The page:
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Margin of Error

Margin of Error


The margin of error indicates the level of random sampling error generated by drawing a sample as opposed to conducting a census. It is + or – of the statistic and falls as the sample size rises (it’s highest at 50%)..

It can be calculated by multiplying the critical value by either the standard deviation or the standard error of the statistic. P is the percentage that the sample is seeking to measure (e.g. conversion rate of 6%).

The margin of error formulas

It is important to remember that the margin of error applies to the whole sample and not sub-samples that will be definition be smaller than the total sample size. This means that for example a sample of 1,000 users might comprise roughly 500 new visitors and 500 returning visitors. Rather than having a margin of error of say +/- 3% for a sample of 1,000 users, each sub-sample of new and returning users will have a margin of error of around +/- 4%.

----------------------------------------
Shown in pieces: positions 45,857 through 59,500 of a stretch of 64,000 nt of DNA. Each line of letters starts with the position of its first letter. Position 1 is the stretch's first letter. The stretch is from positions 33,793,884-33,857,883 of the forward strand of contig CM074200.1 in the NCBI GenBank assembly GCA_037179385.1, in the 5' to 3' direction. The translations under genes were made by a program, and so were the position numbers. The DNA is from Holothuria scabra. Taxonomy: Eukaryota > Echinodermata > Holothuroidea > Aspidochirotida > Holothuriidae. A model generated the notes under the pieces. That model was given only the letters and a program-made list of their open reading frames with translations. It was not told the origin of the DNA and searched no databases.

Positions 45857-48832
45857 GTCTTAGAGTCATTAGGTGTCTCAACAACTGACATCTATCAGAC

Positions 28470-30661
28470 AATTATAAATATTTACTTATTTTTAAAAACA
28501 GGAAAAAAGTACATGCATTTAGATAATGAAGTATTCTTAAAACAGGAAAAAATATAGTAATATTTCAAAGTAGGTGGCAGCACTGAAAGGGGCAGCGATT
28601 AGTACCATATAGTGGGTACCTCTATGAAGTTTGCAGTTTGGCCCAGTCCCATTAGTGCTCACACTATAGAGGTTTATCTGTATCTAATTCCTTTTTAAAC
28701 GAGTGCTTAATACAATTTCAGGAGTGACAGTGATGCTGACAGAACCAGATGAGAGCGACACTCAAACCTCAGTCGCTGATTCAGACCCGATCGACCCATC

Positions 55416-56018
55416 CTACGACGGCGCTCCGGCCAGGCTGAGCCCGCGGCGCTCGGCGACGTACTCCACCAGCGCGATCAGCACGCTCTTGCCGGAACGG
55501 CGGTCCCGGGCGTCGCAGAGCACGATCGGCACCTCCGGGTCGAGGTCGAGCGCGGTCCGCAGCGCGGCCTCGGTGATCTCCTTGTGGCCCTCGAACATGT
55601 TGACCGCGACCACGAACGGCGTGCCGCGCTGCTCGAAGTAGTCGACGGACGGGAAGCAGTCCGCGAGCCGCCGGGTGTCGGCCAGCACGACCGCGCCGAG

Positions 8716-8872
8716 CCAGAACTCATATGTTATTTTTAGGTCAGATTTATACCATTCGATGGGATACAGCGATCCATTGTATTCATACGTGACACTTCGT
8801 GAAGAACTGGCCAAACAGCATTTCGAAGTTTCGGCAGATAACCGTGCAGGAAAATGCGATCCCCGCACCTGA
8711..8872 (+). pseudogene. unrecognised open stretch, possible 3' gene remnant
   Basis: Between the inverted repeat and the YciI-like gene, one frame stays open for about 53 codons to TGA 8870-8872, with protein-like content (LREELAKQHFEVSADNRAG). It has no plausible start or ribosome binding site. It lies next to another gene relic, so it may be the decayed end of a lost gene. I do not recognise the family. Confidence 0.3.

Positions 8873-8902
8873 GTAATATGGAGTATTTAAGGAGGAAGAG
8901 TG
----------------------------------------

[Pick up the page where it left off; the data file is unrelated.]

Often A/B tests will only sample new visitors because they are unlikely to have previously experienced the new design. This means any analysis by demographic or persona segments will be based on even smaller sample sizes. Such segments will suffer from a much larger margin of error than the overall sample. This means that unless the difference is very large it could just be random error and not statistically significant. Indeed, it is rare to find anything that can be relied on with samples of less than 100.

The margin of error only makes allowance for random sampling error. It does not account for other sources of error, such as if the measurement system (e.g. A/B testing tool) has not been configured correctly or if decisions to exclude or include user segments influence the outcome of the experiment.


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